Game Developers Carnival 2020

May 11 and 12 2020, a virtual event organized by XSolla and MeetToMatch in the aftermath of GDC 2020’s cancellation due to covid19, using “YourWorld“, a multi-user environment powered by Unreal Engine, as the main platform. I uploaded my experience in a couple of videos here and here if you are curious about it.

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Participating in the event was free (with an optional donation). Visitors downloaded the event client (Windows only, around 7GB) and used it to log into the world. A pretty good machine was needed for the client to perform well (even my GeForce RTX 2080 didn’t have it easy!).

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MeetToMatch provided matchmaking using their regular platform but providing meeting points inside the virtual worlds. Of all my meetings, around 50% of them were rescheduled to more traditional video conferencing tools such as Google Meet and Skype, due to the participants being unable to log into the client (because they were on MacOS, or didn’t have a powerful computer or internet connection).

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Besides meeting with people in the virtual world, you could visit booths, where you could see a video and imagery provided by each exhibitor, as well as chat with them if they were present. Conversations happened instantly, with you just getting close to whoever you wanted to speak to (it seems a headset was required). Your avatar (which was picked randomly based on your provided gender) would start talking, doing some conversational gestures, and lip-syncing with your voice.

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There were 6 worlds labeled A to F, all of them had an identical layout and activities, but different booths. They also had a big central circus arena where it seemed some talks or special content would be shared, but as far as I could see, they were just sharing the video from an exhibitor.

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Recreational activities included hang-gliding, kart racing, and the “Scream Tower”, with the first two keeping track of the high scores on a per-world basis. The games were simple but fun and challenging.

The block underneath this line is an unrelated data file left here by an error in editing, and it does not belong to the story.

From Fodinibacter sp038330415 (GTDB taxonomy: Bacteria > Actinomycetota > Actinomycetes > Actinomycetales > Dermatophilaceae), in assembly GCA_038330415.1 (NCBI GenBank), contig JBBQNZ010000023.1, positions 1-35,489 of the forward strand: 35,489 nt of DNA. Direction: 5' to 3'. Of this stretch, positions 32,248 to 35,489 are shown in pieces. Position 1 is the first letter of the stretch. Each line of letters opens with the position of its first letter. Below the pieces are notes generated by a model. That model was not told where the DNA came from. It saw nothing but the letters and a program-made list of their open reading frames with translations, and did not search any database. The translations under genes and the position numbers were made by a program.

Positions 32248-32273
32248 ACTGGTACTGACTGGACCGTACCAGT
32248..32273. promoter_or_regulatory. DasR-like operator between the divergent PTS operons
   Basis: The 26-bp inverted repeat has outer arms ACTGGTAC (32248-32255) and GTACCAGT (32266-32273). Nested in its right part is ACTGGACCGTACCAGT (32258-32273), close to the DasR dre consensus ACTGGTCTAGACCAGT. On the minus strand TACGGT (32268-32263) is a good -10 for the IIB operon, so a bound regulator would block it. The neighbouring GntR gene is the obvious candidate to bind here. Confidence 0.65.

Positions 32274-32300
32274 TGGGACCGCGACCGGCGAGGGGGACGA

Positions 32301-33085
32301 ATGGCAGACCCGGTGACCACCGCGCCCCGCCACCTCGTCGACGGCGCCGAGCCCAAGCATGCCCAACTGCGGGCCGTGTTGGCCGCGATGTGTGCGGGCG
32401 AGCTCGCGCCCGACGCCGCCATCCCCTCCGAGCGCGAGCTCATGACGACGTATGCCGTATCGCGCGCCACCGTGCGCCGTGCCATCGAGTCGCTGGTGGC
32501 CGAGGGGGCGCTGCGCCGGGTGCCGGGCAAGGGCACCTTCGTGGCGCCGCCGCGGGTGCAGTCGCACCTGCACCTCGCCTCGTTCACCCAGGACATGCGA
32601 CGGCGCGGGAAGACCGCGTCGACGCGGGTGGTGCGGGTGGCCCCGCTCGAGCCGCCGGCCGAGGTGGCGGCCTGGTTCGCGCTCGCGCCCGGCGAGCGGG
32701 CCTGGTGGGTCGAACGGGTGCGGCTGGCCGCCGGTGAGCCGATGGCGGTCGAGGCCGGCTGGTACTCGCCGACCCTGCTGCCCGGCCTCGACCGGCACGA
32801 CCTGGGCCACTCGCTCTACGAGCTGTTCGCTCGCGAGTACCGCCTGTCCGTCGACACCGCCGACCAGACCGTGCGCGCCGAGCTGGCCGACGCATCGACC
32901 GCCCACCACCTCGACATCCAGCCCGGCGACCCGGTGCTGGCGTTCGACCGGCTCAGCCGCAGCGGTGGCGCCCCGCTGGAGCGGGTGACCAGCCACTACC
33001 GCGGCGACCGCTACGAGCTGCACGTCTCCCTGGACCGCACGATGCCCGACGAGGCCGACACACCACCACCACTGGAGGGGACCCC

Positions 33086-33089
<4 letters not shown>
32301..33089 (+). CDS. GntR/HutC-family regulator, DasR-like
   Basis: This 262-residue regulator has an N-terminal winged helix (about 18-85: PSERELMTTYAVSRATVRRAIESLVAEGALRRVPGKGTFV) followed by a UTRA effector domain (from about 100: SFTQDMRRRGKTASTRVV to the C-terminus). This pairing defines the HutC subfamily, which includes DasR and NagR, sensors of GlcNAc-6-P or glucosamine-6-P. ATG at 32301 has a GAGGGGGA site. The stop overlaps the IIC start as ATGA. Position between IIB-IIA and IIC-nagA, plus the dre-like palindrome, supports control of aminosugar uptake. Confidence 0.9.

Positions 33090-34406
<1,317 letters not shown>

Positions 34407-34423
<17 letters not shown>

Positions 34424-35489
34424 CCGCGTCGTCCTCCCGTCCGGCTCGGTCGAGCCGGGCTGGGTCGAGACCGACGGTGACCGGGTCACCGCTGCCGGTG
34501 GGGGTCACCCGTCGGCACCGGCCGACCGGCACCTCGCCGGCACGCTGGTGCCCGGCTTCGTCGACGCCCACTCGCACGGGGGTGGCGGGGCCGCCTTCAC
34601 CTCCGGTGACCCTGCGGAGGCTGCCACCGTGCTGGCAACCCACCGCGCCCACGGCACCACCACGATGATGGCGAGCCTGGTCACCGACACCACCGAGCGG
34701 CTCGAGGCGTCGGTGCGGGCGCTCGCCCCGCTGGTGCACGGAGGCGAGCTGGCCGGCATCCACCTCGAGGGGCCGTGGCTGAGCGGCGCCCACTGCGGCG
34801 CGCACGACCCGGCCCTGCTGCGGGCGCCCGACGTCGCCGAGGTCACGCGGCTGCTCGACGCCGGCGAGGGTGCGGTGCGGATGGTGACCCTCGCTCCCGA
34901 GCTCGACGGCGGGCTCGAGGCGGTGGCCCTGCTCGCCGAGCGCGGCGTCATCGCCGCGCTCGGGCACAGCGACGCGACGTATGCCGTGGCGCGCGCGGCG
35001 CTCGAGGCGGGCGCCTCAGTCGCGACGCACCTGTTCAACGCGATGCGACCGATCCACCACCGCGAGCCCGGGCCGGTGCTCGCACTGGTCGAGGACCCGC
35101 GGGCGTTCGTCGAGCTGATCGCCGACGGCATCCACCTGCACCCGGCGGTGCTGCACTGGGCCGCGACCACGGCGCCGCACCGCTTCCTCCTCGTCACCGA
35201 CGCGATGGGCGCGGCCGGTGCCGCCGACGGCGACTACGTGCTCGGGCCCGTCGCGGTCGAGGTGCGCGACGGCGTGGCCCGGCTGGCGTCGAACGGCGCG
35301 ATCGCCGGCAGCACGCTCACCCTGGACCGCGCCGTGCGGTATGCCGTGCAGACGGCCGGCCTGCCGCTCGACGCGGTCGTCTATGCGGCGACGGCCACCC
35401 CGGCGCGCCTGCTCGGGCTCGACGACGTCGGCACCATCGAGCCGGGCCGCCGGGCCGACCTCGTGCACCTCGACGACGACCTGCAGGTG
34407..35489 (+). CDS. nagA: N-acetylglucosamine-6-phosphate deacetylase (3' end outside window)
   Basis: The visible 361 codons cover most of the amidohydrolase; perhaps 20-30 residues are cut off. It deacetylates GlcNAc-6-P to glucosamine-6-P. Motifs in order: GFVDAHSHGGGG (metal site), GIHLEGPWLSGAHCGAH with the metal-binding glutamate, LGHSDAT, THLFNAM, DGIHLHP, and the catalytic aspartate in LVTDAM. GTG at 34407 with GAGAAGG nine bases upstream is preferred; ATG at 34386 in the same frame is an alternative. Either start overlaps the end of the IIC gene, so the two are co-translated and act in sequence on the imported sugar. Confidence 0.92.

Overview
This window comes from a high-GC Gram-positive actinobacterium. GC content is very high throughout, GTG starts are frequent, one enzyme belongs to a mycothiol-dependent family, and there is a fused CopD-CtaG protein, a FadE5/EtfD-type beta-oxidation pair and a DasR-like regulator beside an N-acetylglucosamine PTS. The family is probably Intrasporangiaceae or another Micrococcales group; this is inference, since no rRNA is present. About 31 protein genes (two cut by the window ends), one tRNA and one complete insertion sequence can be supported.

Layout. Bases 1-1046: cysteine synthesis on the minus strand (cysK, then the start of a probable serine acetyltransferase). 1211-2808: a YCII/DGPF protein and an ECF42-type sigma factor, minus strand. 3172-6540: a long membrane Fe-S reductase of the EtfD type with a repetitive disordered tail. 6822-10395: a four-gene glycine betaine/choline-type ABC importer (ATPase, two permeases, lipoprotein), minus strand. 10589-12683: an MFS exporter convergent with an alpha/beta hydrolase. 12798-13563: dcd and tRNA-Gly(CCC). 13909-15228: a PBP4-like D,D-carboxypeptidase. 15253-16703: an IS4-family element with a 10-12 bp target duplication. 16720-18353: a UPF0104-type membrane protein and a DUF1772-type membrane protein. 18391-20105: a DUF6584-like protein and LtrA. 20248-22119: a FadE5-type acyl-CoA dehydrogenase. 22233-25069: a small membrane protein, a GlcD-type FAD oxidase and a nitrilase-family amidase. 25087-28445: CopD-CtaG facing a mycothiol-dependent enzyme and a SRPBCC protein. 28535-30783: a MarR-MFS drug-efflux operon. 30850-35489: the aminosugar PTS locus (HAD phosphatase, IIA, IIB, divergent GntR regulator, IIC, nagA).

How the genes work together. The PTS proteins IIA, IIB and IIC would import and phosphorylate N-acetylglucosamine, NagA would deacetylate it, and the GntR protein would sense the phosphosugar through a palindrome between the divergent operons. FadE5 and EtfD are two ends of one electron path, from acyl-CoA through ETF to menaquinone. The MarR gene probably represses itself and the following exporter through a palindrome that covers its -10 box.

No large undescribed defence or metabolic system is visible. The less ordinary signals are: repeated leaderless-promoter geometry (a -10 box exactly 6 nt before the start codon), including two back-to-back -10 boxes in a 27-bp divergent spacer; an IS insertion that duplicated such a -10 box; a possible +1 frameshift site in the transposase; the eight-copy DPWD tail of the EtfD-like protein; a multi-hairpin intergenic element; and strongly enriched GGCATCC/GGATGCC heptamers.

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In general, the game world worked well although there were some evident rough edges and buggy behavior. The platform is still under development and I believe it is promising; still, I think future events should also consider more accessible technologies like lightweight multiplatform environments that can be loaded from the browser even if they provide a less immersive experience (maybe in parallel with a full environment like this one). Making the event easy for people to access should be a top priority (I think most business people don’t have a gaming level windows PC with them, and some indie devs don’t need that either).

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Some ideas for improvement:

  • Avatar customization (and persistence to your profile) including uploading a picture of you.
  • More control over conversations including clicking on a person to start a conversation with them, setting yourself as available for conversation, being able to mute your mic.
  • Show more info in the booths beside the video and the pictures there. Maybe being able to download a flier and keep it in a virtual bag.
  • Being able to share documents with the person you are talking to (so you can show your company’s catalog or your project’s deck).
  • Coop games or activities you can do with someone while talking (instead of competitive single-player activities).
  • Improving environmental sound detection, which seems to use the camera instead of the character’s position.

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